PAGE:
Pricey Value ETFs: Consider for Down Market Exposure

One of the biggest selling points for exchange traded funds is lower fees relative to most of the actively managed mutual fund universe. While a low fee has a the potential to get the attention of advisors and investors, a low fee does not always ensure an ETF is “good.”

Likewise, some ETFs can carry what appear to be high expense ratios, but that does not mean all of those are “bad” funds. The First Trust Large Cap Value Opportunities AlphaDEX Fund (NYSEArca: FTA) might just be one of the good ETFs with a slightly pricey expense ratio.

The $847.3 million FTA charges 0.62% per year, or $62 for each $10,000 invested, which is high compared to other large-cap value ETFs.

“The share price performance chart for the First Trust Large Cap Value AlphaDEX ETF indicates a 28.93% advance from its inception date of May 8, 2007, through March 2, 2016. The chart shows a 61.24% decline during the period from Oct. 1, 2007, through the post-financial crisis stock market low on March 6, 2009, compared to a 45.44% decline by the SPDR S&P 500 ETF (NYSEARCA: SPY) during the same period. This suggests more significant down market exposure than the broader market. The First Trust Large Cap Value AlphaDEX ETF chart illustrates a 32.89% advance from Jan. 31, 2011, through Jan 29, 2016, compared to a 50.54% advance by the SPY ETF, explaining the ETF’s alpha of negative 3.80 for that five-year period,” according to Investopedia.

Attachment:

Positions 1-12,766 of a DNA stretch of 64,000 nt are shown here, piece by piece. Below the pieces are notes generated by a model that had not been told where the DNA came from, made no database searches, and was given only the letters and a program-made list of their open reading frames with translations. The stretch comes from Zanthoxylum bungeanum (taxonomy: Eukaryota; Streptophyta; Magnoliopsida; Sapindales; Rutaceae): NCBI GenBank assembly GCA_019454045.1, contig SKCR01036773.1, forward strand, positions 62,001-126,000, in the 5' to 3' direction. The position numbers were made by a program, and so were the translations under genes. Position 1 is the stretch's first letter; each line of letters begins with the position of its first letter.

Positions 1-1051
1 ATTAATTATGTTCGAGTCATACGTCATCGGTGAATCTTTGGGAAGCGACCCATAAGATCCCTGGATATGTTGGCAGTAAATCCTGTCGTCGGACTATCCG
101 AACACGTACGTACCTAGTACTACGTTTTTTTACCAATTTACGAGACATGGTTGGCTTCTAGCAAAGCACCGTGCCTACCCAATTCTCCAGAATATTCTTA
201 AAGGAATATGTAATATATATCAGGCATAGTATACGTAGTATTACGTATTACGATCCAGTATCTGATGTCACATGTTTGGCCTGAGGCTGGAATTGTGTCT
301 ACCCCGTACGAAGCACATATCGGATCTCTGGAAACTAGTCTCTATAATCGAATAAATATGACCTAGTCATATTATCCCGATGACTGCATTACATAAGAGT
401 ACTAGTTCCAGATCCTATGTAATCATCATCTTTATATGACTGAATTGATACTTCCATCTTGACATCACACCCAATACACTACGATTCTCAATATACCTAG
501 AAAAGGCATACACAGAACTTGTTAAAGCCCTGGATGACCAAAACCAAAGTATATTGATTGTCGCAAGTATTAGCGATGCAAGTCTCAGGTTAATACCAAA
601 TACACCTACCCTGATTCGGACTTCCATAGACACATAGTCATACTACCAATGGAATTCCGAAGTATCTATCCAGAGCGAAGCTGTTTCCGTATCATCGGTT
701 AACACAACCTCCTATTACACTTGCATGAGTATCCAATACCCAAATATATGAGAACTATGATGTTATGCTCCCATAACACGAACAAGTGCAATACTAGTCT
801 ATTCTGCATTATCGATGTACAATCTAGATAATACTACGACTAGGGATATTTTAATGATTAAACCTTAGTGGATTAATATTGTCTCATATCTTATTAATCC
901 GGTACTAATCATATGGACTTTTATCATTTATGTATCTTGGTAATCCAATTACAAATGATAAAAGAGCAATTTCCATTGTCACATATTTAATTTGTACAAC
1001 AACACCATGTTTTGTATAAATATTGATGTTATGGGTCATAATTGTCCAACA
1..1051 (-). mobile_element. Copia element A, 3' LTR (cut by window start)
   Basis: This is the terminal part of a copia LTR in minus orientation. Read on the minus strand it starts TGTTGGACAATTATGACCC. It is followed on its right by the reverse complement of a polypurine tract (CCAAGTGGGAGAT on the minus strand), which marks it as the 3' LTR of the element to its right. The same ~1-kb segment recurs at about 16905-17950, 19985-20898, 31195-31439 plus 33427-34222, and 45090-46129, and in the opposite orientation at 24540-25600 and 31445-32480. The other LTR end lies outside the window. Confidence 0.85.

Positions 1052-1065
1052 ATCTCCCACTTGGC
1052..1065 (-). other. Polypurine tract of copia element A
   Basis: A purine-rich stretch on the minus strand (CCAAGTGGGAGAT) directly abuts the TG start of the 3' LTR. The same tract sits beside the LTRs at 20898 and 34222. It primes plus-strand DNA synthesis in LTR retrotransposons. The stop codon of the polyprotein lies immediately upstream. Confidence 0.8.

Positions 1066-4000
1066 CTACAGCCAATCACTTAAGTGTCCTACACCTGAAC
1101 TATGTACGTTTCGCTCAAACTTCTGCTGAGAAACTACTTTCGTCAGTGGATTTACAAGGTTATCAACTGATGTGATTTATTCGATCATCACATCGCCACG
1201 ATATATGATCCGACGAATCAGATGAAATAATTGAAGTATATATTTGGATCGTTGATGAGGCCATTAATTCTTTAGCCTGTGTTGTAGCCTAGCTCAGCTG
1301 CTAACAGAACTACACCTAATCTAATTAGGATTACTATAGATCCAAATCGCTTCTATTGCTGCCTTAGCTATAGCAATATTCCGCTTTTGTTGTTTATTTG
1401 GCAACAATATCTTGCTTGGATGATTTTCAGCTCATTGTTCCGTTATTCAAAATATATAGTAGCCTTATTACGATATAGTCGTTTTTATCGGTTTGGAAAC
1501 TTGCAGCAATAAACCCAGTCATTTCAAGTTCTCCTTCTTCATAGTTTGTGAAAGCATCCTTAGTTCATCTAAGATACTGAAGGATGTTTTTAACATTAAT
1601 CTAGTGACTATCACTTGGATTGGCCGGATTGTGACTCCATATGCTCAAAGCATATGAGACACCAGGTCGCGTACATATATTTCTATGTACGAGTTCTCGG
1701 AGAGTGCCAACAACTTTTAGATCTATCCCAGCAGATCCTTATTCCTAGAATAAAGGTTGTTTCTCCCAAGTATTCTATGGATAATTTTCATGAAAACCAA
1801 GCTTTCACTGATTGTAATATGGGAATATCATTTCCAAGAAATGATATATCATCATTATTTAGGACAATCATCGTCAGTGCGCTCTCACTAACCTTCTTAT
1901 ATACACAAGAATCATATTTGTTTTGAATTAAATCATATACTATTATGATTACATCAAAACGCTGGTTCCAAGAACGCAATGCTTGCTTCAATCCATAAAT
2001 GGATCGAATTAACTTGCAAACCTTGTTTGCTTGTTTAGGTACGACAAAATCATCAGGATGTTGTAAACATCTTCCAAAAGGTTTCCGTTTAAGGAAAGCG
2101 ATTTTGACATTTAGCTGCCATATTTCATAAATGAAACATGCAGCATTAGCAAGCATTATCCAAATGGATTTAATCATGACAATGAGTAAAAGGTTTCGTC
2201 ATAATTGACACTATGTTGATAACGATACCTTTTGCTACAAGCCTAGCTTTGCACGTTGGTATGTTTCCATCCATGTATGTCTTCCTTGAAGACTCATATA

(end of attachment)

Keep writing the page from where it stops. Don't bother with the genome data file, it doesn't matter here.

FTA currently allocates 19.4% of its weight to consumer discretionary stocks and 15.7% to industrials. Utilities and financial services stocks each command weights of over 13% in FTA’s weight. However, these sector weights could be subject to change as the ETF is switching to the Nasadaq AlphaDEX Large Cap Value Index next month.